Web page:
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A Semiquantitative Approach for Evaluating Safety Assurance Levels for Salmonella spp. throughout a Food Production Chain

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Various safety assurance measures are implemented in Switzerland throughout the food production chain to prevent foods of animal origin from being contaminated with Salmonella. The data that are generated from the implementation of these measures are dispersed and heterogeneous. This hinders a general overview and makes a comprehensive national evaluation of the safety assurance level difficult. A semiquantitative method that considers the quality and relevance of the various safety assurance measures for Salmonella spp. was developed. The method uses the data generated from the implementation of safety assurance measures on a national basis (gathered by interviewing stakeholders in the production step). By assembling and analyzing the data systematically, the safety assurance level for Salmonella spp. can be evaluated at every step of the food production chain. This method allows the detection of strengths and weaknesses of the safety system. The systematic evaluation procedures permit comparisons between production steps and product categories. The method was used for evaluating the safety assurance levels throughout the production chain of eggs and egg products in Switzerland. Results of the analysis showed that the overall safety assurance levels for Salmonella spp. at all production steps for eggs and egg products were good. The relatively straightforward implementation of the method made it particularly appropriate in the context of a preliminary evaluation. The method does not have the same high level of detail that is provided by microbial quantitative risk assessments, but it allows an analyst to provide meaningful results when the large amount of data required for a quantitative approach are not present while including the entire ''farm to fork'' continuum. It may be used as a basis for more in-depth assessments of food safety levels within various production sectors. The method could be adapted for evaluating the safety assurance for other zoonotic foodborne pathogens of interest, such as Campylobacter spp.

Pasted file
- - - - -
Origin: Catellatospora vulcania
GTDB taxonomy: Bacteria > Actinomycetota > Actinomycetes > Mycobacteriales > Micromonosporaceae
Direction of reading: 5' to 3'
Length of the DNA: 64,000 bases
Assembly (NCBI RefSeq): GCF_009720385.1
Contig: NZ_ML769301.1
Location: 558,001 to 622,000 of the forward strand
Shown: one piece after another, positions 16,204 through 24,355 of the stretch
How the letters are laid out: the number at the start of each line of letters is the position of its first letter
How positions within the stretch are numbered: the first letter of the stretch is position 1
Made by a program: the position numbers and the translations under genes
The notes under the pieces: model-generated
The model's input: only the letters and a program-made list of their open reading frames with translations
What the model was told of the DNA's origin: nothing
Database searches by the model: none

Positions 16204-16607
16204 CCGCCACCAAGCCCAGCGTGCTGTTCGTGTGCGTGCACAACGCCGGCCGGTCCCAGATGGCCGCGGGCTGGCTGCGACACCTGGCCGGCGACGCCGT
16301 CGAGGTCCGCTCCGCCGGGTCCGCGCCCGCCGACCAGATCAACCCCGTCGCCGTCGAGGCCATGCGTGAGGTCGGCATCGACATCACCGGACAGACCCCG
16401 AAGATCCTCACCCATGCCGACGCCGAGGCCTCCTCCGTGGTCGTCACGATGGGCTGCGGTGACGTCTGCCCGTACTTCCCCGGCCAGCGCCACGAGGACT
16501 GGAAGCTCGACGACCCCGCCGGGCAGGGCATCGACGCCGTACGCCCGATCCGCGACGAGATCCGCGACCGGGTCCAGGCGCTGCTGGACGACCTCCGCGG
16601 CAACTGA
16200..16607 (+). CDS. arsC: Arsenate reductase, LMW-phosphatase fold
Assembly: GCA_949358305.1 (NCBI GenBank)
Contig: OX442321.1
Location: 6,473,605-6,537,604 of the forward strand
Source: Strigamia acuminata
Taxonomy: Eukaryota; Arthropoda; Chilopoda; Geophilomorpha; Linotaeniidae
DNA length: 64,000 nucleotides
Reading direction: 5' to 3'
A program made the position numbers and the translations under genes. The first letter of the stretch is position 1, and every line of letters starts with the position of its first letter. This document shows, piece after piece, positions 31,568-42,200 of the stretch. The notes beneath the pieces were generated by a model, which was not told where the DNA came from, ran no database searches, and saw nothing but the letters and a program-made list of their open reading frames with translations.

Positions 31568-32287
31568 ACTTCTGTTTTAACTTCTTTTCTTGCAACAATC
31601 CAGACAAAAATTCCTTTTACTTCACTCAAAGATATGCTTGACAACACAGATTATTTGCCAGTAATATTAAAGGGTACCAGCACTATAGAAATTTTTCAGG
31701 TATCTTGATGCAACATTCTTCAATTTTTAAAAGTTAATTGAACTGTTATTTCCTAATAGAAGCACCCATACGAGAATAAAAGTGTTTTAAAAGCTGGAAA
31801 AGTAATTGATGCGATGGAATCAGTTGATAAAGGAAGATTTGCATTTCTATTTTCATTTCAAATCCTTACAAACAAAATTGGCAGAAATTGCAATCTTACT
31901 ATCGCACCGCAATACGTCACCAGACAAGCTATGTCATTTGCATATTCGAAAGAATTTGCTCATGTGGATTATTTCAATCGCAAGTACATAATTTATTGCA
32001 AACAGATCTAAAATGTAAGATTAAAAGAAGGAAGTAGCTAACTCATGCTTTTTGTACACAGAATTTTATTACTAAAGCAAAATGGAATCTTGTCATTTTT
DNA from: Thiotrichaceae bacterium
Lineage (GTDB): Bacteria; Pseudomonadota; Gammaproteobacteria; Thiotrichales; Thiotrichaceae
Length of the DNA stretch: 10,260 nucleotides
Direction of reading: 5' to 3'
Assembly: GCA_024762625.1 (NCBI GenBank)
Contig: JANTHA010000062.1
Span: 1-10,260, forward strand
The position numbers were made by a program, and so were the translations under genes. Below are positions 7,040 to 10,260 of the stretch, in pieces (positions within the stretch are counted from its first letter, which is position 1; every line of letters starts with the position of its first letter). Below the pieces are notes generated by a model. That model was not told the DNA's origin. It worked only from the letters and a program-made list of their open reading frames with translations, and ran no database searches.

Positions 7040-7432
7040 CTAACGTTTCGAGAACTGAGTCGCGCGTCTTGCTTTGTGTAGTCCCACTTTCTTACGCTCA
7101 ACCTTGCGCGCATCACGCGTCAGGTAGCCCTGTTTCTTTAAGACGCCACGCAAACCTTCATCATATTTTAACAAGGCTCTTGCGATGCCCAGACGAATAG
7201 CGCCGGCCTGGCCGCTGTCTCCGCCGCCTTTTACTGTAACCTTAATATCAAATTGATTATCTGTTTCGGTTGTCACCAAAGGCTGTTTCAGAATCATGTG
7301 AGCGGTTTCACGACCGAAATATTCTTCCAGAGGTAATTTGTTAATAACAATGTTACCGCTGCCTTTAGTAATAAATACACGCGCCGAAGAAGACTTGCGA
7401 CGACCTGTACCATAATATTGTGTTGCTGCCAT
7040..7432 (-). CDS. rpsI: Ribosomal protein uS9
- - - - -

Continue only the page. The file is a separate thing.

Document Type: Research Article

Affiliations: 1: Swiss Federal Veterinary Office, Schwarzenburgstrasse 161, CH-3003 Bern 2: Swiss Federal Institute of Technology, Institute for Animal Sciences, Universita¨tstrasse

Publication date: 2003-07-01

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